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Jet Ski Closed Loop Cooling VS. Open Loop Cooling Debate

One of the biggest questions I get when I’m selling Sea-Doo is the Closed loop and Open loop cooling debate. Which one is better? Does this require more maintenance? My buddy says that _____. You get the idea.

I’m hoping to shine a little light on this debate and hopefully help you decide on which one you think is better.

seadoo corrosion closed loop cooling system yamaha

There use to be no debate

There use to be a time when everyone used the open loop cooling system, even Sea Doo. Back when Sea Doo made 2-stroke jet ski’s it was normal for that ski to be cooled by the lake or ocean. Then in 2002 Sea Doo released the 4-Tec engine which is a 4 stroke engine that has a closed loop cooling system to it. So this is really where the debate begins for the closed loop vs open loop for jet skis.

How it works

The way open loop cooling works (found on Yamaha and Kawasaki) is that it takes in lake or ocean water to cool the engine. Your engine needs to be cooled or it will run so hot that the metal could fuse and stop the engine.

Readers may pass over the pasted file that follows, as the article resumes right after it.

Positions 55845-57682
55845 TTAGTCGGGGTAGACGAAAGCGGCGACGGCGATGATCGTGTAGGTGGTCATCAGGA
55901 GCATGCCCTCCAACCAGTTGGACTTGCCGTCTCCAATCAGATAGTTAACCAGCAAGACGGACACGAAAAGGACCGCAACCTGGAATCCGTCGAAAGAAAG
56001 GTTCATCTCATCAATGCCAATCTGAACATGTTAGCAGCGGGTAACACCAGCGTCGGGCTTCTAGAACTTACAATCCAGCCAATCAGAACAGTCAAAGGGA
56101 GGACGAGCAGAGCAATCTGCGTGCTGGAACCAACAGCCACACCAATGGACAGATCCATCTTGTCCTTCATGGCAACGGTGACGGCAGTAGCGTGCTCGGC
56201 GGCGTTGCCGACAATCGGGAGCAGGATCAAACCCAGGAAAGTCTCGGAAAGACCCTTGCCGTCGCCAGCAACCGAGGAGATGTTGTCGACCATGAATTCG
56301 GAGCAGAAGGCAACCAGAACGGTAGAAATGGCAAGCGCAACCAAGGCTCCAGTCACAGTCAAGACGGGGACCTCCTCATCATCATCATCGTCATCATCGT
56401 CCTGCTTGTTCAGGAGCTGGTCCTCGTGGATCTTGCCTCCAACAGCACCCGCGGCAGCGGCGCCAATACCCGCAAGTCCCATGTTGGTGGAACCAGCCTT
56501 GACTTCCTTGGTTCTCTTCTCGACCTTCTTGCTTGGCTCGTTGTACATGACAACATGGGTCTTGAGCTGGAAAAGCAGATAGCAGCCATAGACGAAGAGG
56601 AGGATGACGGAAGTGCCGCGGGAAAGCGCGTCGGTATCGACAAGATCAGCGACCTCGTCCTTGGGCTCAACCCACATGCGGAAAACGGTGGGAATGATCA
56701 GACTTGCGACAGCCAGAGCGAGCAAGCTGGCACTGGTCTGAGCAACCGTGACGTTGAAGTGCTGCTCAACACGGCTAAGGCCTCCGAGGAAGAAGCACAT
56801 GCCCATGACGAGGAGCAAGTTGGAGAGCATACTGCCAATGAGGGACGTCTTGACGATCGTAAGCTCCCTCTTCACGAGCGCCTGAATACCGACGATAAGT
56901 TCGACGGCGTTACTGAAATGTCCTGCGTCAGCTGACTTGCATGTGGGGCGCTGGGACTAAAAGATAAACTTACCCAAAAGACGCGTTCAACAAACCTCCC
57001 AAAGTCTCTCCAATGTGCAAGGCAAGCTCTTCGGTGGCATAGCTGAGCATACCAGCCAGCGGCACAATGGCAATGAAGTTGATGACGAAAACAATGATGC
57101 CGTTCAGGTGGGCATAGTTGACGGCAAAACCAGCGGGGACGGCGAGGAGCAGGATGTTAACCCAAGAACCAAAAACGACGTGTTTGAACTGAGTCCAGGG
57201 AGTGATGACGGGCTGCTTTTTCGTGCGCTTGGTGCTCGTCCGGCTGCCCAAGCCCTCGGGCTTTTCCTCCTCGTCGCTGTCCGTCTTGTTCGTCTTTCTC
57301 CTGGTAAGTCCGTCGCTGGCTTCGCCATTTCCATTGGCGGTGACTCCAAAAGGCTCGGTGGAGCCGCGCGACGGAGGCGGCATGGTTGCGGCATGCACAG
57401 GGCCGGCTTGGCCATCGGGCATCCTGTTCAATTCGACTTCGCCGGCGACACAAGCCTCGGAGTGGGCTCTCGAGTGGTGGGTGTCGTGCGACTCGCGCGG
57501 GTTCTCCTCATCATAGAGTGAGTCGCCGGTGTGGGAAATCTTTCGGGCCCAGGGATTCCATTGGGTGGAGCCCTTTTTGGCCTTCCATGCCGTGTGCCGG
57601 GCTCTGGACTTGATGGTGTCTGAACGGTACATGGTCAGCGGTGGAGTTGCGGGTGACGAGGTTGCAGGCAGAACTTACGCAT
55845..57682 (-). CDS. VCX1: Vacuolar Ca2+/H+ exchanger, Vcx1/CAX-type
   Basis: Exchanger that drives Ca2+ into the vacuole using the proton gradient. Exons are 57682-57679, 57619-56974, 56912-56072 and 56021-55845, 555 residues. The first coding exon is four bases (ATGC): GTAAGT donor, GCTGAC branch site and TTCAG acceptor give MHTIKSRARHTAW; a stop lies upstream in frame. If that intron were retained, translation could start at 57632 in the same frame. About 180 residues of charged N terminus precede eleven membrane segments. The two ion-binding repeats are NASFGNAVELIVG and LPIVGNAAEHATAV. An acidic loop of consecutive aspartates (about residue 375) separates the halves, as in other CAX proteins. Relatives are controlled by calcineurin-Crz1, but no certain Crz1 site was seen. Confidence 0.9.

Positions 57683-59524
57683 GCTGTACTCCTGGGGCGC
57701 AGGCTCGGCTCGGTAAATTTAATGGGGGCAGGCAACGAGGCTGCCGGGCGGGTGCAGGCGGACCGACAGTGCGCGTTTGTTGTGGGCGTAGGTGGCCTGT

There is another option to cool the engine, air-cooled, but the problem with this is that you don’t get much airflow in the engine compartment of a watercraft. The air-cooled engine works great for lawn mowers but not so great for a jet ski. 

Open Loop

Using lake water to cool the engine is a great idea, unlimited cooling supply for the engine. It’s also a little simpler since its just sucking in the water that’s around it. The biggest problem with open loop is that it’s sucking in water that’s around it.

So if you’re riding in the ocean you’re sucking in salt water which is very corrosive to the engine. Riding in the ocean requires you to flush the engine more often. That once easy to maintain open loop system gets an extra step to make sure your engine doesn’t corrode. The water that goes into the engine goes around the cylinder walls to cool the engine and since the engine is made of metal the salt in the water will slowly corrode the engine from the inside.

The corroding from the inside out is lowered when you ride in a lake or river since it doesn’t have much salt to it. But lakes and rivers still have corrosive minerals in the water that still can corrode the engine. Don’t panic, when I say corrode it can take years to see any effect.